61. 61.

    Paszke, A. et al. Automatic differentiation in pytorch. In 31st Conference on Neural Information Processing Systems (NIPS, 2017).

  62. 62.

    Heidekrüger, S., Kohring, N., Sutterer, S. & Bichler, M. bnelearn: A Framework for Equilibrium Learning in Sealed-Bid Auctions (Github, 2021);

Download references


We are grateful for funding by the Deutsche Forschungsgemeinschaft (DFG, German Research Foundation; grant no. BI 1057/1-9). We thank V. Bosshard, B. Lubin, P. Mertikopoulos, P. Milgrom, S. Seuken, T. Ui, F. Maldonado and participants of the NBER Market Design Workshop 2020 for valuable feedback on earlier versions.

Author information




M.B. conceived and supervised the project and contributed to the overall study design, theoretical analysis of NPGA and writing the manuscript. M.F. contributed to the theoretical analysis of NPGA. S.H. contributed to the design, implementation and optimization of the algorithm and simulation framework, the theoretical analysis, and to the writing of the manuscript. N.K. contributed to the optimization of the algorithm, the design, implementation and optimization of the simulation framework, the theoretical and empirical analysis, and the writing of the manuscript. P.S. contributed to design and implementation of the algorithm and simulation framework, and the empirical analysis.

Corresponding author

Correspondence to Martin Bichler.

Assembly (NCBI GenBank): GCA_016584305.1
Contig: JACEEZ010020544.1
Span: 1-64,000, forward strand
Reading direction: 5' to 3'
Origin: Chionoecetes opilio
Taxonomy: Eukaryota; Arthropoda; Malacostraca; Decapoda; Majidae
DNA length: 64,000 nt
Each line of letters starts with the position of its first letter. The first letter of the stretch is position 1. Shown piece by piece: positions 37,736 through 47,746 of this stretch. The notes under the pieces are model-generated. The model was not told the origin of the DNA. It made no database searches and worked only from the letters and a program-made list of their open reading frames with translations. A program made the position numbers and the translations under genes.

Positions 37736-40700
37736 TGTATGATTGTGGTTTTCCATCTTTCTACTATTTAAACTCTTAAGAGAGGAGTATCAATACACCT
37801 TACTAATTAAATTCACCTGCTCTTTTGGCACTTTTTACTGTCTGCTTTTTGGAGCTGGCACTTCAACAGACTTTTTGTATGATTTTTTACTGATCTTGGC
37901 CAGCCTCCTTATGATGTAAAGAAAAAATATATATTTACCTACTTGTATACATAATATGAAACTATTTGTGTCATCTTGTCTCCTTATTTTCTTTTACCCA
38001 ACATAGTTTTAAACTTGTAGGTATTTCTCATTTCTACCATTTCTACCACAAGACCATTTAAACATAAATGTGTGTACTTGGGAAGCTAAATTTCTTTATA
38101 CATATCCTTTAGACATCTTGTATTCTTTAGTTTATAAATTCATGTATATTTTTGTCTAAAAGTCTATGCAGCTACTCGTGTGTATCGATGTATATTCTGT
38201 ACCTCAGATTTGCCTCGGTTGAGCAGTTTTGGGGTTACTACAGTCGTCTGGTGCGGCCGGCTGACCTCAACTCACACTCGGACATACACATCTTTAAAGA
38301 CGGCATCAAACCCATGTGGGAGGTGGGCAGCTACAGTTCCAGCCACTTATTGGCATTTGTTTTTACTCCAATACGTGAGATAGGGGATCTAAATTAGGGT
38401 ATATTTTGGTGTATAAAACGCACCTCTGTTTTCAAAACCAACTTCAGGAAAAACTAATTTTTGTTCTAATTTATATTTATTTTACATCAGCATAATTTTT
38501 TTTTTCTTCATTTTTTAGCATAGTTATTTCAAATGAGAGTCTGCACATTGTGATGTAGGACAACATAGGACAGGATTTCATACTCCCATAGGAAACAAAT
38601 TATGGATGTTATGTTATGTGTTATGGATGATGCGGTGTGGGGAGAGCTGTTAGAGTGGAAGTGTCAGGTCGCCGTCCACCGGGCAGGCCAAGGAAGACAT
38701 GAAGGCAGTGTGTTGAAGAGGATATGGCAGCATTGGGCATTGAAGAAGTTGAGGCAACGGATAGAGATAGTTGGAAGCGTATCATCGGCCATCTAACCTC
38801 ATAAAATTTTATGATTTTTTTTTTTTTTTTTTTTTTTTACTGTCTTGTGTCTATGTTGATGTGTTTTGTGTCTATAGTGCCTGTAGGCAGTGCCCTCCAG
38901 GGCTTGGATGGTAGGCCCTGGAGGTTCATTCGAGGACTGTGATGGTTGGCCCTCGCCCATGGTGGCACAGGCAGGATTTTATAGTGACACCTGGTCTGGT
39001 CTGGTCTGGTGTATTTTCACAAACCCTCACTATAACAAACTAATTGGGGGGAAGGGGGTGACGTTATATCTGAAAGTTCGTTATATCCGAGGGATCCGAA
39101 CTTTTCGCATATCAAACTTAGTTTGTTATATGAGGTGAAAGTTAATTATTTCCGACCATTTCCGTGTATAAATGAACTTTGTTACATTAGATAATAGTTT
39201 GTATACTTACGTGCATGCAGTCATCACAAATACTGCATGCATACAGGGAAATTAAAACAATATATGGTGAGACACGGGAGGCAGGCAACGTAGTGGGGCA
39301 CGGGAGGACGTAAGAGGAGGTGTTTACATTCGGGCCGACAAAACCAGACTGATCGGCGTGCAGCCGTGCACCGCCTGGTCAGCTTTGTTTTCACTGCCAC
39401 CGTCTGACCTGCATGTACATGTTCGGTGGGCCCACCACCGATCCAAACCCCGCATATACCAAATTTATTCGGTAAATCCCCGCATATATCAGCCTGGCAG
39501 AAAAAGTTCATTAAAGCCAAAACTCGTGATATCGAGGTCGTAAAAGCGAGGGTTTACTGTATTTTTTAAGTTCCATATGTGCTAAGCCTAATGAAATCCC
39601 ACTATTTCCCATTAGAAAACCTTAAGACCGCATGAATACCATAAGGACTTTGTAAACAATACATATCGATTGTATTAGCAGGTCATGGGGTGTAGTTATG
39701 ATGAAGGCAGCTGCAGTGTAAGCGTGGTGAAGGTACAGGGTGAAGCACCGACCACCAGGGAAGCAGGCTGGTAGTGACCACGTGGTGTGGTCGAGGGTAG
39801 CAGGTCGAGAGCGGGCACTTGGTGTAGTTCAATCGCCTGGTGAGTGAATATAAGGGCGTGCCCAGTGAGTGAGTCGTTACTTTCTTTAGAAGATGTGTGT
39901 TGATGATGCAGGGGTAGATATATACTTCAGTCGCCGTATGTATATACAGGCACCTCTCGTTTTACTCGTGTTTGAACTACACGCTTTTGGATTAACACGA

Ethics declarations

Competing interests

The authors declare no competing interests.

Additional information

Peer review information Nature Machine Intellligence thanks Pierre Baldi, Neil Newman and the other, anonymous, reviewer(s) for their contribution to the peer review of this work.

Publisher’s note Springer Nature remains neutral with regard to jurisdictional claims in published maps and institutional affiliations.

Supplementary information

Supplementary Information

Description and discussion of additional experiments (including Supplementary Figs. 1–4 and Tables 1–3); proof of auxiliary lemmata used in the proof of Proposition 1 of the main manuscript; mathematical derivation of conditional distributions required for evaluation in the absence of equilibria.

Supplementary Data Source Data Table 1

Last-iteration loss measurements of approximate equilibria found by NPGA for 10 runs each in LLG settings.

Source data

Source Data Fig. 2

Aggregate last-iteration efficiency measurements (mean and s.d. over 10 runs each) of learned NPGA policies in NVCG LLG for several risk parameters.

Source Data Fig. 3

Last-iteration seller revenue measurements of learned NPGA policies in NVCG LLG for several risk and correlation parameters.

Rights and permissions

Reprints and Permissions

About this article

Verify currency and authenticity via CrossMark

Cite this article

Bichler, M., Fichtl, M., Heidekrüger, S. et al. Learning equilibria in symmetric auction games using artificial neural networks. Nat Mach Intell 3, 687–695 (2021).

Download citation

Further reading


Quick links

Nature Briefing

Sign up for the Nature Briefing newsletter — what matters in science, free to your inbox daily.

Get the most important science stories of the day, free in your inbox. Sign up for Nature Briefing